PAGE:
I recently came across an article about the secrets a garden nursery manager shared with her customers when shopping for plants. Her no1 secret was to read the plant labels carefully.
Is that helpful advice to people who have little gardening knowledge and would have difficulty finding a plant that would grow well in the place they have in mind and would meet their criteria?
If we want to sell plants to all generations of gardeners, it's our role to be pro-active and help them.
The easiest way is through the use of signs to guide them to first find the right plant for the right place or for the reason they have in mind.
If we erect specific signs that define the end use, for example ‘Clay soils’ ‘Shady Characters’ ‘Fragrance’ or plants for a blue garden’; customers can easily see where to go in our plant area to find plants that meet their purpose or reason for coming to the garden centre.
A number of garden retailers now use signage or banners that look quite different from their usual category and sub-category signage. They make a statement and they are highly visible.
Customers look for plants for many, many different reasons. These are some that retailers could set up permanently: The Edible Garden; Container Plants for Patios, Balconies & Decks; Screening, Shelter & Privacy; Birds & bees; Ground Covers; Hedges & Edges; Fragrant Garden; Texture & Foliage; Formal Garden; Plants for Clay; Small Narrow Gardens; Under Trees. Others could be seasonal: Woodland; Shade; Cottage; Hot & Dry; Windy Spaces; White garden; Japanese Garden; Plants for Gifts.
Yes, it will sometimes mean there will be plants that are suitable for 2 or 3 end use categories and it makes stock control a little more challenging but we know of a four-fold increase in sales in the case of lavenders.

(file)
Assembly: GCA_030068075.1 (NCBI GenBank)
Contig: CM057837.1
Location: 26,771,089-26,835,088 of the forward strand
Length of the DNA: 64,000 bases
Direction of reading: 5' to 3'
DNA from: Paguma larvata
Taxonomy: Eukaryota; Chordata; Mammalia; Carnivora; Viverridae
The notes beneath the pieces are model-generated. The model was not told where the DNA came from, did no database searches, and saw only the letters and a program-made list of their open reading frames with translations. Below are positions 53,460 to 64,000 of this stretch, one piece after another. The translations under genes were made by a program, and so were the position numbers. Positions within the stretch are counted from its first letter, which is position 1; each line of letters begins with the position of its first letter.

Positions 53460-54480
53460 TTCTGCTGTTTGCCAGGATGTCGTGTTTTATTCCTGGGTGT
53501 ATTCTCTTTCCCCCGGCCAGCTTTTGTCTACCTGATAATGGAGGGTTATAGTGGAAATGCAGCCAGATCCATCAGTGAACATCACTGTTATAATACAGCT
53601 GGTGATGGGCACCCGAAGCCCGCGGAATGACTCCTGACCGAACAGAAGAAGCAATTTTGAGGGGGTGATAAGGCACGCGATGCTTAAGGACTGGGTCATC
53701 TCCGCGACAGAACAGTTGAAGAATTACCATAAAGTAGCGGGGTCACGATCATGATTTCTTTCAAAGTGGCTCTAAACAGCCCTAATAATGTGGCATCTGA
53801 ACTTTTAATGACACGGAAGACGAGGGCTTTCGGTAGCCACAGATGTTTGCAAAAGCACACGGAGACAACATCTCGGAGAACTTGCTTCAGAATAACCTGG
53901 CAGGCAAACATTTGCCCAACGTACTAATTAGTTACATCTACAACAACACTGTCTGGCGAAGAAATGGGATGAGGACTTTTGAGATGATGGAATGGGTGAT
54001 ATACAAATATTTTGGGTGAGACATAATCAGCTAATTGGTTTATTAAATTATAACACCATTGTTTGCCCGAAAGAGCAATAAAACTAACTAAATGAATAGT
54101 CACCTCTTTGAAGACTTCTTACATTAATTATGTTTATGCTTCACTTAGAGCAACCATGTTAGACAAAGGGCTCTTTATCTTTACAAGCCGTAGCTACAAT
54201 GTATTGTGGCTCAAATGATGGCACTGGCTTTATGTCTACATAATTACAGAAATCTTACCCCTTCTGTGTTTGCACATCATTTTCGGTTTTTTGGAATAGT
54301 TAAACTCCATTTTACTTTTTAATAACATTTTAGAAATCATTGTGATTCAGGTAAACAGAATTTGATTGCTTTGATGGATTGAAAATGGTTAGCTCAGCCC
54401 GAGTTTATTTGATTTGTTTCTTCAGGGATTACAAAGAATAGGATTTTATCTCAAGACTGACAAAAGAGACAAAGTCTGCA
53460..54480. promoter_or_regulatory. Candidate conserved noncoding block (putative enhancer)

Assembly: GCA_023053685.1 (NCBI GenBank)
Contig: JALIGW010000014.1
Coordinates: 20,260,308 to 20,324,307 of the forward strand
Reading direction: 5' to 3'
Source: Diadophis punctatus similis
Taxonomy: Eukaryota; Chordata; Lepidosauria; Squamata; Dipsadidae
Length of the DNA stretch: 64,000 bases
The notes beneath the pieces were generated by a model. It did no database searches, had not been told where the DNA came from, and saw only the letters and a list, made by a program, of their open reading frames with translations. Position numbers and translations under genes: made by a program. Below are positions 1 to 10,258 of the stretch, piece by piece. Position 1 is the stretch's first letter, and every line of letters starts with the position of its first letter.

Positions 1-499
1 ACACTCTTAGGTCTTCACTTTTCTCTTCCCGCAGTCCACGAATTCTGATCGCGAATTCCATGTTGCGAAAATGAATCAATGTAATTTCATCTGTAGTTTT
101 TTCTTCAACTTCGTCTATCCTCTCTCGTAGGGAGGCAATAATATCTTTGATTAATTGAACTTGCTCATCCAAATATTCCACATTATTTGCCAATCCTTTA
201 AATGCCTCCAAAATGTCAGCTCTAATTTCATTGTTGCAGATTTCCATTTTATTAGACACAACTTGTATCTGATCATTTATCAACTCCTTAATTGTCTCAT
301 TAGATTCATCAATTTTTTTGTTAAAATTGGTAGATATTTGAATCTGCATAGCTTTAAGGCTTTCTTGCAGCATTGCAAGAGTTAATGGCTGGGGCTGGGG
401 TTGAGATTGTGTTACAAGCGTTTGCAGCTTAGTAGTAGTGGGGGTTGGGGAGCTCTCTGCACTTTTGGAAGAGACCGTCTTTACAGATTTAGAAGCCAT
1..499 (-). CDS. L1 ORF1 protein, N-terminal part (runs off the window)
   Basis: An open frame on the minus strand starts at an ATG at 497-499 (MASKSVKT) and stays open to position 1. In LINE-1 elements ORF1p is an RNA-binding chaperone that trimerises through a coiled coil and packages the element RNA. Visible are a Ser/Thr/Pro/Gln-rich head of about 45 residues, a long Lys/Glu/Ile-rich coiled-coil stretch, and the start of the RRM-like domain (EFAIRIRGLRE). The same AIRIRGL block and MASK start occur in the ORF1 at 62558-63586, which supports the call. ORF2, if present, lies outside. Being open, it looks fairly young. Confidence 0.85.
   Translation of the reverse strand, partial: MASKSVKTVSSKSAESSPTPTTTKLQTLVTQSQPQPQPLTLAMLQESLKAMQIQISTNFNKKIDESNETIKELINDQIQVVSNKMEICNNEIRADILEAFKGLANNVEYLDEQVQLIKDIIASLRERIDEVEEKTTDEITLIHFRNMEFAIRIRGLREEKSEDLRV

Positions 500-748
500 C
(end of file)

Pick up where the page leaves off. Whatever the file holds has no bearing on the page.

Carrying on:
Products that don’t suit your end use theme or where the volume is too great, will continue to be located in your sub-category range, for example perennials, roses; topiary, camellias etc.
The strategy behind end use layout is to:
- Make it easy for customers to select plants for their garden situation or the purpose they have in mind
- Assist their selection process with clear signage and information to help them make the right choice
- Present plants in a way that generates an “Ah ha! That’s what I want” moment.
- Merchandise with the end use in mind to maximise every sale.
Not only does this increase sales, it allows more customers to serve themselves and it provides a very good point of difference which is a tangible customer benefit. For these reasons we should let customers know through in-store communication, information brochures; newsletters, social media and our websites that we have made shopping easier for them
- Joy Lamb